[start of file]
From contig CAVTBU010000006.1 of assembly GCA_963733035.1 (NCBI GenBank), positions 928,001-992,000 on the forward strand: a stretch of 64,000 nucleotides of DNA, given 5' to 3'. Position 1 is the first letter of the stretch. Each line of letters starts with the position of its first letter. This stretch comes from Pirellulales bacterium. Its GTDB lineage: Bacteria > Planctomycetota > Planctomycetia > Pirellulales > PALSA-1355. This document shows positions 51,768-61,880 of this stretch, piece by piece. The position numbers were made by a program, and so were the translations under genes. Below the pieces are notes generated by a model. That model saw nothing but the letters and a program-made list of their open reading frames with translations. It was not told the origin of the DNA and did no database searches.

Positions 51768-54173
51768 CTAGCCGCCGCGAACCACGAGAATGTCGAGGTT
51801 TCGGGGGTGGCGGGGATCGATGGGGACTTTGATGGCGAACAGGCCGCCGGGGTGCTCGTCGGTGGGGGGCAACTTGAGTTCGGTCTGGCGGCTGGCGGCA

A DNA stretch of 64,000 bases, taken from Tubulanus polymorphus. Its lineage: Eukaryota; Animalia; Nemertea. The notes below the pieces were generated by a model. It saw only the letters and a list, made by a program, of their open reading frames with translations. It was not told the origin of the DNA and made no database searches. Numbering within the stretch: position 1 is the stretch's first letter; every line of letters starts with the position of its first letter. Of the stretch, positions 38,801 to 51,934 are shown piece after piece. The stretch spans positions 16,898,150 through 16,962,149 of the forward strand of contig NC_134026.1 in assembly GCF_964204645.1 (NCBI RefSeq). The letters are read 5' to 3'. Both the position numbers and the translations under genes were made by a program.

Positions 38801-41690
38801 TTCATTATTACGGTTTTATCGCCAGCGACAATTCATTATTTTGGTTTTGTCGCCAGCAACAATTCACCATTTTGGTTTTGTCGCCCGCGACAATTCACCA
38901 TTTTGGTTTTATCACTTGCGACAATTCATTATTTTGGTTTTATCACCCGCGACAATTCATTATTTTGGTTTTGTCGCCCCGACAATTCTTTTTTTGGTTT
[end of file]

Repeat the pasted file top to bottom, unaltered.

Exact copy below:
From contig CAVTBU010000006.1 of assembly GCA_963733035.1 (NCBI GenBank), positions 928,001-992,000 on the forward strand: a stretch of 64,000 nucleotides of DNA, given 5' to 3'. Position 1 is the first letter of the stretch. Each line of letters starts with the position of its first letter. This stretch comes from Pirellulales bacterium. Its GTDB lineage: Bacteria > Planctomycetota > Planctomycetia > Pirellulales > PALSA-1355. This document shows positions 51,768-61,880 of this stretch, piece by piece. The position numbers were made by a program, and so were the translations under genes. Below the pieces are notes generated by a model. That model saw nothing but the letters and a program-made list of their open reading frames with translations. It was not told the origin of the DNA and did no database searches.

Positions 51768-54173
51768 CTAGCCGCCGCGAACCACGAGAATGTCGAGGTT
51801 TCGGGGGTGGCGGGGATCGATGGGGACTTTGATGGCGAACAGGCCGCCGGGGTGCTCGTCGGTGGGGGGCAACTTGAGTTCGGTCTGGCGGCTGGCGGCA

A DNA stretch of 64,000 bases, taken from Tubulanus polymorphus. Its lineage: Eukaryota; Animalia; Nemertea. The notes below the pieces were generated by a model. It saw only the letters and a list, made by a program, of their open reading frames with translations. It was not told the origin of the DNA and made no database searches. Numbering within the stretch: position 1 is the stretch's first letter; every line of letters starts with the position of its first letter. Of the stretch, positions 38,801 to 51,934 are shown piece after piece. The stretch spans positions 16,898,150 through 16,962,149 of the forward strand of contig NC_134026.1 in assembly GCF_964204645.1 (NCBI RefSeq). The letters are read 5' to 3'. Both the position numbers and the translations under genes were made by a program.

Positions 38801-41690
38801 TTCATTATTACGGTTTTATCGCCAGCGACAATTCATTATTTTGGTTTTGTCGCCAGCAACAATTCACCATTTTGGTTTTGTCGCCCGCGACAATTCACCA
38901 TTTTGGTTTTATCACTTGCGACAATTCATTATTTTGGTTTTATCACCCGCGACAATTCATTATTTTGGTTTTGTCGCCCCGACAATTCTTTTTTTGGTTT